keywords = "adaptive evolution, anthropological demography, evolution of menopause, mammalian reproductive cessation, paleodemography",
author = "Austad, {Steven N.}",
year = "1994",
doi = "10.1016/0531-5565(94)90005-1",
language = "English (US)",
volume = "29",
pages = "255--263",
journal = "Experimental Gerontology",
issn = "0531-5565",
publisher = "Elsevier Inc.",
number = "3-4",

}

TY - JOUR

T1 - Menopause

T2 - An evolutionary perspective

AU - Austad, Steven N.

PY - 1994

Y1 - 1994

N2 - Evolutionary biologists classify theories of menopause as either: 1) adaptive, suggesting that female reproductive cessation results from its selective advantage, in that the increased risk of personal reproduction late in life makes it biologically more advantageous to rechannel reproductive energy into helping existing descendents, or 2) nonadaptive, indicating menopause is an artifact of the relatively recent dramatic increase in human longevity. With the possible exception of pilot whales, no mammals studied to date are known to commonly exhibit reproductive cessation in nature. To demonstrate adaptive menopause, one would need to establish both that the longevity of preagricultural humans commonly allowed them to exhibit menopause, and that postreproductive females could assist their descendents sufficiently to compensate for the loss of personal reproduction. The data on longevity of preagricultural humans with respect to the adaptive menopause hypothesis are mixed. Evolutionary models evaluated with data from modern hunting-gathering or agricultural humans fail to find that humans can assist their descendents sufficiently to offset the evolutionary cost of ceasing reproduction. However, assuming the human body has been physiologically adapted to the conditions extant during the vast majority of human history, it may be well worth pursuing how the signs and symptoms of menopause are affected by dietary, exercise, and reproductive hormone regimes mimicking those of the late Paleolithic era.

AB - Evolutionary biologists classify theories of menopause as either: 1) adaptive, suggesting that female reproductive cessation results from its selective advantage, in that the increased risk of personal reproduction late in life makes it biologically more advantageous to rechannel reproductive energy into helping existing descendents, or 2) nonadaptive, indicating menopause is an artifact of the relatively recent dramatic increase in human longevity. With the possible exception of pilot whales, no mammals studied to date are known to commonly exhibit reproductive cessation in nature. To demonstrate adaptive menopause, one would need to establish both that the longevity of preagricultural humans commonly allowed them to exhibit menopause, and that postreproductive females could assist their descendents sufficiently to compensate for the loss of personal reproduction. The data on longevity of preagricultural humans with respect to the adaptive menopause hypothesis are mixed. Evolutionary models evaluated with data from modern hunting-gathering or agricultural humans fail to find that humans can assist their descendents sufficiently to offset the evolutionary cost of ceasing reproduction. However, assuming the human body has been physiologically adapted to the conditions extant during the vast majority of human history, it may be well worth pursuing how the signs and symptoms of menopause are affected by dietary, exercise, and reproductive hormone regimes mimicking those of the late Paleolithic era.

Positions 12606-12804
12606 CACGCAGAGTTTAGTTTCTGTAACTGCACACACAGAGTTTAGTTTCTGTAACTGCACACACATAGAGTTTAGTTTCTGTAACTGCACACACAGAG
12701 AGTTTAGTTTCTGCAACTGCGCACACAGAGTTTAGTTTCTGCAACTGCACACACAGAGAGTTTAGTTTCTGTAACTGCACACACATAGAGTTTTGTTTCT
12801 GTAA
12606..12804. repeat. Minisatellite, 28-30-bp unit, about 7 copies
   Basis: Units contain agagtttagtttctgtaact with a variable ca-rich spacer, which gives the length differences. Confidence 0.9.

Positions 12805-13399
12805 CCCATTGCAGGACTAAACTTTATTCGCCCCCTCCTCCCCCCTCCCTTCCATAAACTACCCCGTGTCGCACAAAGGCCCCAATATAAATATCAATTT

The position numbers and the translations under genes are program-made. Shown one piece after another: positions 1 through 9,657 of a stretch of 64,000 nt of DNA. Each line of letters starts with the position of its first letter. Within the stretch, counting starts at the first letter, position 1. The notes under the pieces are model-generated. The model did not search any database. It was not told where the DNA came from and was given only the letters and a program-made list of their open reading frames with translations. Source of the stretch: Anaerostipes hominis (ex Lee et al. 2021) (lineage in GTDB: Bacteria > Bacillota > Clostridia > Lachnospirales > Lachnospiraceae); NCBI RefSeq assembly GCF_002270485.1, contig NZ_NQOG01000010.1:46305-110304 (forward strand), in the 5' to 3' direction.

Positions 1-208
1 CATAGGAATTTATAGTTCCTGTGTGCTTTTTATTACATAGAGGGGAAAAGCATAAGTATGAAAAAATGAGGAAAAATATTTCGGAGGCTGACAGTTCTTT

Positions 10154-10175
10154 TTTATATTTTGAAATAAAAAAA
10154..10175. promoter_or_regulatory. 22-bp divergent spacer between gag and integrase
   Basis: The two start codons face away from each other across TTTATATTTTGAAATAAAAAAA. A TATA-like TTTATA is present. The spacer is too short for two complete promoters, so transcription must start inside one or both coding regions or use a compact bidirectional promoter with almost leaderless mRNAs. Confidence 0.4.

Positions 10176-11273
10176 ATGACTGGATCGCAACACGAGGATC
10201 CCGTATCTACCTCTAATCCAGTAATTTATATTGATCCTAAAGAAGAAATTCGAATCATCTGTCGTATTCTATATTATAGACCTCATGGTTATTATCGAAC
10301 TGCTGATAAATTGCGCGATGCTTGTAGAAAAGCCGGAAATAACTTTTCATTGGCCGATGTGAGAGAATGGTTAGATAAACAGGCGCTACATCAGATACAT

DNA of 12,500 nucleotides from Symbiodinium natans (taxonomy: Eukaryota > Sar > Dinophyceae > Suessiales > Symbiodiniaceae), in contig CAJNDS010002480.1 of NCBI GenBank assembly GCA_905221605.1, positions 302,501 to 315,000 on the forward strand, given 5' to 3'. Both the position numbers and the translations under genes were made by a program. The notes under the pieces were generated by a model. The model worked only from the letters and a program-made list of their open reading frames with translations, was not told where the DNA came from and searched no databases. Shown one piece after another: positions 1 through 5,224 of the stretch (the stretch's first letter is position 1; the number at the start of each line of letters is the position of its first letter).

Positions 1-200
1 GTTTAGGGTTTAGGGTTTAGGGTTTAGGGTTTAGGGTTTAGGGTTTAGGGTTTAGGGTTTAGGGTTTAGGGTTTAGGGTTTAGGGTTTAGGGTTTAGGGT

KW - adaptive evolution

KW - anthropological demography

KW - evolution of menopause

KW - mammalian reproductive cessation

KW - paleodemography

UR - http://www.scopus.com/inward/record.url?scp=0028303235&partnerID=8YFLogxK

UR - http://www.scopus.com/inward/citedby.url?scp=0028303235&partnerID=8YFLogxK

U2 - 10.1016/0531-5565(94)90005-1

DO - 10.1016/0531-5565(94)90005-1

M3 - Article

VL - 29

SP - 255

EP - 263

JO - Experimental Gerontology

JF - Experimental Gerontology

SN - 0531-5565

IS - 3-4

ER -